London - The once riotous British press is unlikely to print topless pictures of Prince William's wife Catherine, tamed by the shadow of Princess Diana and fear of a media ethics inquiry, experts said on Friday.
Rupert Murdoch's The Sun last month was the sole British newspaper to publish mobile phone photographs of William's brother Prince Harry cavorting nude in a Las Vegas hotel room, saying it was in the public interest.
But no British papers have so far picked up the shots of the former Kate Middleton published by the French version of Closer magazine, and royal claims that her privacy had been invaded meant that none were likely to in future.
"In this country no editor, I promise you, is even beginning to think about publishing these pictures," Neil Wallis, the former executive editor of Murdoch's now defunct News of the World tabloid, told Sky News.
'Absolutely no public interest'
Wallis, who was arrested last year as part of the investigation into the phone-hacking scandal that led to the closure of the paper, said it would be hard for any editor to defend publishing the pictures.
"There is a difference (with the Harry pictures) because The Sun would argue that there was a public interest defence. There is absolutely no public interest here," said Wallis.
The editor of the Daily Mirror, Lloyd Embley, said the paper was offered similar images of Catherine last week but chose not to publish them, amid reports that the pictures had been hawked around Fleet Street to no avail.
Closer's British edition said the French edition was printed under licence by another company and that it would not be following suit.
Closer France is published by Italian company Mondadori, owned by flamboyant billionaire tycoon and former Italian prime minister Silvio Berlusconi and chaired by his daughter Marina Berlusconi.
There was no immediate response from The Sun to a query from AFP about whether it would publish the Catherine pictures.
Britain's press were deeply chastened after the death of William's mother Diana, whose car crashed in Paris in 1997 as she was being pursued by the paparazzi.
After a public backlash many papers vowed not to use paparazzi pictures in future.
Many later relented but they have been restrained when it comes to 30-year-old Catherine, whose right to privacy royal officials have vigorously pursued in recent years, especially since she married William last year.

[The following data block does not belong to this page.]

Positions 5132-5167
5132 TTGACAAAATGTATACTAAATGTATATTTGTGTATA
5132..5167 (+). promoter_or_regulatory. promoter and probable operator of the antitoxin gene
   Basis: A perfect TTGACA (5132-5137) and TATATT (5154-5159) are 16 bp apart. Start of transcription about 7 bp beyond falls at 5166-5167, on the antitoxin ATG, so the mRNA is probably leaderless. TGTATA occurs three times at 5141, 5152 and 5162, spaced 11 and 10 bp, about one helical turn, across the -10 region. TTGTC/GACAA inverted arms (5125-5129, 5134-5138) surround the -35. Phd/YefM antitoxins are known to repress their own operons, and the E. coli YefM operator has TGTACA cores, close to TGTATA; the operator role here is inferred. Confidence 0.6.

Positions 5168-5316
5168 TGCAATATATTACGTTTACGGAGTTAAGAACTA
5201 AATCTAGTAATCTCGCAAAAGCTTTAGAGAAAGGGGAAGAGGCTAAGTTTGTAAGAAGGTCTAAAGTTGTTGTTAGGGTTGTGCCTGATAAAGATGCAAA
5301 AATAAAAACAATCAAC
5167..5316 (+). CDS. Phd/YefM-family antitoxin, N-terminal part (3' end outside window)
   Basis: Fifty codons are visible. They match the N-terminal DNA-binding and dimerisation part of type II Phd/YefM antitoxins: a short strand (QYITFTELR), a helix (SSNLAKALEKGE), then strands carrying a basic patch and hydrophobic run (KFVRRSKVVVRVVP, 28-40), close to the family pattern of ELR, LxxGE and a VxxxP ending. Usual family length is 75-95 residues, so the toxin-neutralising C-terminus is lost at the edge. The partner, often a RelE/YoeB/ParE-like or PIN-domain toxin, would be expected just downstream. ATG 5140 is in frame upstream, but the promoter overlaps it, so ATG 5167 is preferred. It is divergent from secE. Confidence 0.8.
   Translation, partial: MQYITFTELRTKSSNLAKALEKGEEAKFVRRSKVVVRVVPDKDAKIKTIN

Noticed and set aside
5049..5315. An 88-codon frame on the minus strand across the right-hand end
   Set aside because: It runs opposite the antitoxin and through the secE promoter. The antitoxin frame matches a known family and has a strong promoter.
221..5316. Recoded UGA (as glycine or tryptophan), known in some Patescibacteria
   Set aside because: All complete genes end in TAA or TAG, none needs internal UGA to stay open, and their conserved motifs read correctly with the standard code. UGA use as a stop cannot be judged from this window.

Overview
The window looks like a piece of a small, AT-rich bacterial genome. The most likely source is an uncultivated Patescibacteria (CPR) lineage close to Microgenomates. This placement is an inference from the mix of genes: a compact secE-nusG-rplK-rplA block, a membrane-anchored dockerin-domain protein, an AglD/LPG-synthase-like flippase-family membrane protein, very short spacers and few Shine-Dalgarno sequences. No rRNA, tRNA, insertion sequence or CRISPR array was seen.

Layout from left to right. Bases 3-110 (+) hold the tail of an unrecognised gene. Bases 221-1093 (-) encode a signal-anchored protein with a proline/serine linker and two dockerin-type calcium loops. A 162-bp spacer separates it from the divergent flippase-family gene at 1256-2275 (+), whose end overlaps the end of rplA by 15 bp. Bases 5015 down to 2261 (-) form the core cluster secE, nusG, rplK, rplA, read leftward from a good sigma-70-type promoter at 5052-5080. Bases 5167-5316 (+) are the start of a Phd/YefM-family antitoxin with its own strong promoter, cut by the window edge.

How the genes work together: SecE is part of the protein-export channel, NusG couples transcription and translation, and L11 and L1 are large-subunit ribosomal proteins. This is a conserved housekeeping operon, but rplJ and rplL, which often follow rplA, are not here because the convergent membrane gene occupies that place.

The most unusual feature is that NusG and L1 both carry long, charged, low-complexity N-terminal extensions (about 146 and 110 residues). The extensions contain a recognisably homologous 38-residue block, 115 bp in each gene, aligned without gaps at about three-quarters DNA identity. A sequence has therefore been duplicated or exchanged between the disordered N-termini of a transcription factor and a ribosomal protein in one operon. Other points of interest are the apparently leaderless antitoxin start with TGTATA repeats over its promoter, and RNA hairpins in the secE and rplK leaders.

St James's Palace, the office of William, Catherine and Harry, evoked Diana in its condemnation of the pictures published in Closer.
'Bad reaction to intrusive pictures'
"The incident is reminiscent of the worst excesses of the press and paparazzi during the life of Diana, Princess of Wales, and all the more upsetting to The Duke and Duchess for being so," it said.
Roy Greenslade, professor of journalism at City University in London, said that Catherine's popularity would make it damaging for British newspapers to print the topless shots.
"I have the feeling there would be a bad reaction to obviously intrusive pictures. I think she is quite a popular figure and the idea that they would intrude... might lead to a boycott by readers," he told the BBC.
But a chilling effect on the British press has also come from the Leveson Inquiry, a judge-led probe into the ethics of the British press that was launched in the wake of the hacking scandal last year.
Keen to toe the line
Senior Judge Brian Leveson is due to reveal his findings later this year which could include recommendations for a privacy law or for tough regulation of the British press.
With that sword hanging over their heads, British newspapers have generally been keen to toe the line in recent months.
Max Clifford, a public relations expert known for his close relations with the tabloid press, said he believed that the British media would be changed for good by the Leveson inquiry.
"One of the good thing that hopefully will come out of Leveson is that you are going to have a far more responsible press that has to justify anybody's privacy," he told the BBC.
Prime Minister David Cameron's spokesperson also indicated that newspapers should bear in mind the scope of the inquiry when deciding about whether to run the Catherine pictures.
"Clearly editors are there to make their own decisions, but you know that there is a process ongoing in this country which is looking at the media, and that is the Leveson Inquiry," the spokesperson told reporters.
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